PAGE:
MinistryWatch’s Top 10 Stories for the Month of May
The following stories had the most page views at the MinistryWatch website during the month of May. We present them here in a “countdown” format, from 10 to 1. The first few sentences of each story are reproduced below. To read the entire story, click on the link. To read the Top 15 stories of 2021, click here.
- Celebration Church Investigation Alleges ‘Rampant Spiritual and Emotional Abuse’ and Fraud by Former Head Pastor
A scathing investigation of former head megachurch pastor Stovall Weems commissioned by Celebration Church in Jacksonville, Florida, paints a picture of a self-absorbed leader who manipulated employees, fraudulently used the church’s money, and sometimes appeared too mentally unstable to lead. The investigation, conducted by the Nelson Mullins law firm, said Weems managed the church poorly and conducted a series of unauthorized financial transactions through which he personally benefited, either directly or indirectly, at the expense of the Church. It also said Weems’s erratic behavior, including “rampant spiritual and emotional abuse, including manipulation, a profound sense of self-importance and selfishness, superiority and entitlement,” as well as a purported personal encounter with Jesus Christ, created “confusion and disarray” and kept the church from carrying out its mission.
A Montana Baptist pastor who has spent years critiquing pastors and warning of liberal drift within evangelical churches, was arrested on DUI and weapons charges. Jordan Daniel “J.D.” Hall, pastor of Fellowship Baptist Church in Sidney, Montana, and publisher of the online Christian polemics site Protestia, was arrested on May 11 after a traffic stop. According to a copy of the initial offense report obtained by Religion News Service, Hall was charged at 11 p.m. with driving under the influence and carrying a concealed weapon while intoxicated. The DUI charge is a first offense, according to the report. A Sidney police officer observed Hall driving in a bike lane and pulled him over.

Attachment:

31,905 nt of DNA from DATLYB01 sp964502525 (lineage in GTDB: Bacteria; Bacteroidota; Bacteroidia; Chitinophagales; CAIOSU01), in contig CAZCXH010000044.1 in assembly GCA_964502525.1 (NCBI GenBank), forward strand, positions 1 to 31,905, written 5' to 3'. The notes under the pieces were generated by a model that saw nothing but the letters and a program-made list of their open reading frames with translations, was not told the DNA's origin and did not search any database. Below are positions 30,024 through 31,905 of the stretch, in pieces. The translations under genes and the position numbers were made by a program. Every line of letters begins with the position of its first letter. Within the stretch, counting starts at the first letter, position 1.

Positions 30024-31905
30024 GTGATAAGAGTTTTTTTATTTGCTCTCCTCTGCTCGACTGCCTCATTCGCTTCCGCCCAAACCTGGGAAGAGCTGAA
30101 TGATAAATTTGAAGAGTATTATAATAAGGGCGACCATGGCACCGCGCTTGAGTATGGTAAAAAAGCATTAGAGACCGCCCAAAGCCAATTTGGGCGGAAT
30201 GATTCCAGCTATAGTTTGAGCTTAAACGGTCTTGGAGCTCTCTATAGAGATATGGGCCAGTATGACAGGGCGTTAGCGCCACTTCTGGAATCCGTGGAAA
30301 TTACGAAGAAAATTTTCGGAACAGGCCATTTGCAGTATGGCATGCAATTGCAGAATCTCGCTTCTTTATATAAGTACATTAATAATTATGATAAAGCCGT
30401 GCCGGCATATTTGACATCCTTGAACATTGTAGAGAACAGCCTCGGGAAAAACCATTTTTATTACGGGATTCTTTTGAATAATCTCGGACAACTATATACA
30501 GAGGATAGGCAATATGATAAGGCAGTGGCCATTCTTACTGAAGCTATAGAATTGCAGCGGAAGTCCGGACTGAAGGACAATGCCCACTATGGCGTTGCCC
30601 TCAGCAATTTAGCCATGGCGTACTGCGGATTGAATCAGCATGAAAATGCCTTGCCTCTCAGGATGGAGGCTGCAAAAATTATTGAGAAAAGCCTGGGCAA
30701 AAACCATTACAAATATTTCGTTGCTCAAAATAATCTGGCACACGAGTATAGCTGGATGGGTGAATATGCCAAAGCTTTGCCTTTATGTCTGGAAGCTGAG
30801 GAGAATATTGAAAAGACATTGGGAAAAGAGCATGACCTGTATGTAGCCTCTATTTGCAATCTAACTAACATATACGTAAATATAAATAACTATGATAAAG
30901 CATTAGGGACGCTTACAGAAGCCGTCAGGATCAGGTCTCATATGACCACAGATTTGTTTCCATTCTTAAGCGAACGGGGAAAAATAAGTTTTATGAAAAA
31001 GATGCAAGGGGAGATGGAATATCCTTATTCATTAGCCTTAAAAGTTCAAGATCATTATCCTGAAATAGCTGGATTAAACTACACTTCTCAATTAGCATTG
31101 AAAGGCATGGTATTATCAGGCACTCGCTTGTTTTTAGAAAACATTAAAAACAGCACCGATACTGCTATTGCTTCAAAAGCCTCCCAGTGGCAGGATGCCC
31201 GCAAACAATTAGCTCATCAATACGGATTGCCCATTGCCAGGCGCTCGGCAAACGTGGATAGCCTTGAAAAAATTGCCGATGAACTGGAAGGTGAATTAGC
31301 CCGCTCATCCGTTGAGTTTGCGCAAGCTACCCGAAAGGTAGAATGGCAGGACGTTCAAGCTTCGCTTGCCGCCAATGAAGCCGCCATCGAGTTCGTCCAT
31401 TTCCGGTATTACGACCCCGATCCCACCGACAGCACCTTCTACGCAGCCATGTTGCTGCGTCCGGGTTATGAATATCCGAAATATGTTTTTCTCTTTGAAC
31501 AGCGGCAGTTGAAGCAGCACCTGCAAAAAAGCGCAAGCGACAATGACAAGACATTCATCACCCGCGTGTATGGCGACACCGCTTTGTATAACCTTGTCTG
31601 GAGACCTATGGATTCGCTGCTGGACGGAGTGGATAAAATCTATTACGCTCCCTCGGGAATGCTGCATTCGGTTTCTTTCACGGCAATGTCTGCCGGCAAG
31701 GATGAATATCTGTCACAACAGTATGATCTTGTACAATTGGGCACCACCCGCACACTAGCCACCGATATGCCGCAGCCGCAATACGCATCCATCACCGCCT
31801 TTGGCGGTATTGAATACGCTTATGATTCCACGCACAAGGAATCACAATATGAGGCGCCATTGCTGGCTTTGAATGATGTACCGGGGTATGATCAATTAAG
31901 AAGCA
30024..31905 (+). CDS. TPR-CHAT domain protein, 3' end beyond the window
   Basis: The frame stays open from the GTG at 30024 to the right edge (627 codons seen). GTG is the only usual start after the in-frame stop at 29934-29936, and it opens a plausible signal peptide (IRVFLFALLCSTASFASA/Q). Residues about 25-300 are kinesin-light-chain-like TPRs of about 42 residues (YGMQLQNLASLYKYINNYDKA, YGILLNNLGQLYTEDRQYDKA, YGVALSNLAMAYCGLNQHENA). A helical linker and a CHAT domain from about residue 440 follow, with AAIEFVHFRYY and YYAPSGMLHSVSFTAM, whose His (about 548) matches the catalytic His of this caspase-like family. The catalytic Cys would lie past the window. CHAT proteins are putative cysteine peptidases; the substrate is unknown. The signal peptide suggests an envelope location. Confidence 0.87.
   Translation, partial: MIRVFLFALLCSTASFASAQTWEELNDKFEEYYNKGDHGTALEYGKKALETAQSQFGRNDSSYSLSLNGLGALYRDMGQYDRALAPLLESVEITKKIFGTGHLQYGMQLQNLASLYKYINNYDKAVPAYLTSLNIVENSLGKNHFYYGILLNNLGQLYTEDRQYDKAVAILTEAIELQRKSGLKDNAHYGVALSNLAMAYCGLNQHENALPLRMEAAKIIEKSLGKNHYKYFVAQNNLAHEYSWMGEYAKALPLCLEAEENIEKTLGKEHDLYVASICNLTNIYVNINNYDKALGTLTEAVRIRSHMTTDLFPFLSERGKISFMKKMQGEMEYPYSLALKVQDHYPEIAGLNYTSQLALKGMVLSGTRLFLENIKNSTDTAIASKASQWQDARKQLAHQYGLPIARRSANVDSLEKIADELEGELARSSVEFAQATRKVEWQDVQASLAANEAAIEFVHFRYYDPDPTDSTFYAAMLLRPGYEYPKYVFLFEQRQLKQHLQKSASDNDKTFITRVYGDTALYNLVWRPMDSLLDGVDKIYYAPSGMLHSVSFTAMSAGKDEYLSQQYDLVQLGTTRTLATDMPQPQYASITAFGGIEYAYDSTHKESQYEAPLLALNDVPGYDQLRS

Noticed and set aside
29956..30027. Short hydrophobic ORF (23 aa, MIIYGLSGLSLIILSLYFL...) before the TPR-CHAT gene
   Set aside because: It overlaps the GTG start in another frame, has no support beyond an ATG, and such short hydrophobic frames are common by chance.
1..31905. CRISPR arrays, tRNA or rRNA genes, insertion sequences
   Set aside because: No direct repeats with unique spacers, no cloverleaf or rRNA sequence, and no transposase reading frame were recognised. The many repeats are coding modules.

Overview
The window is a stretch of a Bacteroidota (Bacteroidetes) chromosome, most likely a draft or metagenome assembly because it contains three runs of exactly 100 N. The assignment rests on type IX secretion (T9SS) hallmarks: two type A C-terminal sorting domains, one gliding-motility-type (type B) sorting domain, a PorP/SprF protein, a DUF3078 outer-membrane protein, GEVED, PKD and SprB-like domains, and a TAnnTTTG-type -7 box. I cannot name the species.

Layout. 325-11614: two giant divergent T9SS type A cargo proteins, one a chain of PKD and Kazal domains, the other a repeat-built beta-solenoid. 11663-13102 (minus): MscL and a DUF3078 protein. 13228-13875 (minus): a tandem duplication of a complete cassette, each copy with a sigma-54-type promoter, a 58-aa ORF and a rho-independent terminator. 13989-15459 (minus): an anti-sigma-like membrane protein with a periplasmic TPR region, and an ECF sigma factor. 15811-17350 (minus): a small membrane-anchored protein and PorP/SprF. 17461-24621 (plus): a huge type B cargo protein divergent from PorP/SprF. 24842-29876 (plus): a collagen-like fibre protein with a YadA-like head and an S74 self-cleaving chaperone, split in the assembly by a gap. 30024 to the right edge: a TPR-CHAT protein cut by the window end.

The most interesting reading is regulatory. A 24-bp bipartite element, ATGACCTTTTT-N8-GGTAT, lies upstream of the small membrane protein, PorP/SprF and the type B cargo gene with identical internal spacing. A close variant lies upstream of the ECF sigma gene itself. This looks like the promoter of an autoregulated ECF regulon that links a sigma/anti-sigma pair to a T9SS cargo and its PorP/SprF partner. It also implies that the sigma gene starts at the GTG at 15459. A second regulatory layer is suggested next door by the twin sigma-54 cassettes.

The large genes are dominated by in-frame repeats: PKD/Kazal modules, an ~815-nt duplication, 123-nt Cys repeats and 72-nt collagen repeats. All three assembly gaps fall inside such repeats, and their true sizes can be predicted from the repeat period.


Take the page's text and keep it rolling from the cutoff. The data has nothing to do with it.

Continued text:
May 1, the Global Methodist Church, a new theologically conservative denomination splintering from the United Methodist Church, quietly launched. After decades of rancorous debate over the ordination and marriage of LGBTQ United Methodists, a special session of the United Methodist Church’s General Conference and three postponements of a vote to formally split the denomination, the schism finally came “without fanfare, but full of hope, faith, and perseverance.” That’s how the Rev. Keith Boyette, chairman of the Transitional Leadership Council of the Global Methodist Church, described the launch of the new denomination in a statement published days earlier on its website.
Leaders of a prominent Washington, D.C.-area congregation hope to end an ongoing conflict by redoing a contested church election. That election is the subject of a lawsuit pending in Virginia state court. Several current and former members claim McLean Bible Church leaders failed to follow the church’s constitution during an election for church elders in July 2021. Church leaders have fought the lawsuit in court. Now they hope to render the suit moot. “We have an opportunity to resolve conflict in our church biblically and peacefully and move forward together as a united church, bringing hope to our city and to the nations,” Pastor David Platt told church members in a video announcing the resolution plan.
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For decades, a handful of leaders in the nation’s largest Protestant denomination treated sexual abuse survivors as enemies of the church, denied responsibility for the actions of local churches, and downplayed the number of sexual abuse cases in those churches, all in the name of protecting the institution, according to a report released May 22. The report, conducted by a third-party investigations firm, Guidepost Solutions, and made public by the Southern Baptist Convention’s sex abuse task force, reveals a callous disregard for abuse survivors and a relentless commitment to protecting the denomination from liability. Guidepost Solutions found that SBC leaders were well aware of abuse cases in the church and even compiled a list of offenders but took no steps to find out if alleged abusers remained in ministry, instead focusing on protecting the SBC from liability.